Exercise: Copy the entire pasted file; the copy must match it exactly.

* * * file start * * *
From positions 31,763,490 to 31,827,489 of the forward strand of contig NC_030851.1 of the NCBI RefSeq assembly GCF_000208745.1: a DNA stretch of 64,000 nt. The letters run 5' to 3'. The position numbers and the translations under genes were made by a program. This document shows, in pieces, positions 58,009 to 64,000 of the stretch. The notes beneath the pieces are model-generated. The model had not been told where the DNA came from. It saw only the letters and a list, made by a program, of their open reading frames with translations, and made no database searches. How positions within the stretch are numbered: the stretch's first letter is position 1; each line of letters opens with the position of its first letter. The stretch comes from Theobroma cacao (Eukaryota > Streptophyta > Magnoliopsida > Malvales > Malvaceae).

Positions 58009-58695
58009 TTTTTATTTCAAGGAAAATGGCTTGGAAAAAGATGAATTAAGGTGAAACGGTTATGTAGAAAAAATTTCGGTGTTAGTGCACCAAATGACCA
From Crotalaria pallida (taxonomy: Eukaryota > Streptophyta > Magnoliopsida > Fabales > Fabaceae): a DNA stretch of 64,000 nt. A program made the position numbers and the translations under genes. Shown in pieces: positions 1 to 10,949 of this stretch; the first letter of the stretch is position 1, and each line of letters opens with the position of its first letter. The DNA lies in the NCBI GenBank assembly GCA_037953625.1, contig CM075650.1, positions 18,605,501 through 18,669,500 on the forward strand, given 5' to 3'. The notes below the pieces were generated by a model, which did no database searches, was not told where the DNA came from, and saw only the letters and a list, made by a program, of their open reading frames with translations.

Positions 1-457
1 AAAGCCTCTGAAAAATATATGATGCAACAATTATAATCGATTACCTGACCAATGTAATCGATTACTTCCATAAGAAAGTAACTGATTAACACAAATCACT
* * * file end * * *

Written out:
From positions 31,763,490 to 31,827,489 of the forward strand of contig NC_030851.1 of the NCBI RefSeq assembly GCF_000208745.1: a DNA stretch of 64,000 nt. The letters run 5' to 3'. The position numbers and the translations under genes were made by a program. This document shows, in pieces, positions 58,009 to 64,000 of the stretch. The notes beneath the pieces are model-generated. The model had not been told where the DNA came from. It saw only the letters and a list, made by a program, of their open reading frames with translations, and made no database searches. How positions within the stretch are numbered: the stretch's first letter is position 1; each line of letters opens with the position of its first letter. The stretch comes from Theobroma cacao (Eukaryota > Streptophyta > Magnoliopsida > Malvales > Malvaceae).

Positions 58009-58695
58009 TTTTTATTTCAAGGAAAATGGCTTGGAAAAAGATGAATTAAGGTGAAACGGTTATGTAGAAAAAATTTCGGTGTTAGTGCACCAAATGACCA
From Crotalaria pallida (taxonomy: Eukaryota > Streptophyta > Magnoliopsida > Fabales > Fabaceae): a DNA stretch of 64,000 nt. A program made the position numbers and the translations under genes. Shown in pieces: positions 1 to 10,949 of this stretch; the first letter of the stretch is position 1, and each line of letters opens with the position of its first letter. The DNA lies in the NCBI GenBank assembly GCA_037953625.1, contig CM075650.1, positions 18,605,501 through 18,669,500 on the forward strand, given 5' to 3'. The notes below the pieces were generated by a model, which did no database searches, was not told where the DNA came from, and saw only the letters and a list, made by a program, of their open reading frames with translations.

Positions 1-457
1 AAAGCCTCTGAAAAATATATGATGCAACAATTATAATCGATTACCTGACCAATGTAATCGATTACTTCCATAAGAAAGTAACTGATTAACACAAATCACT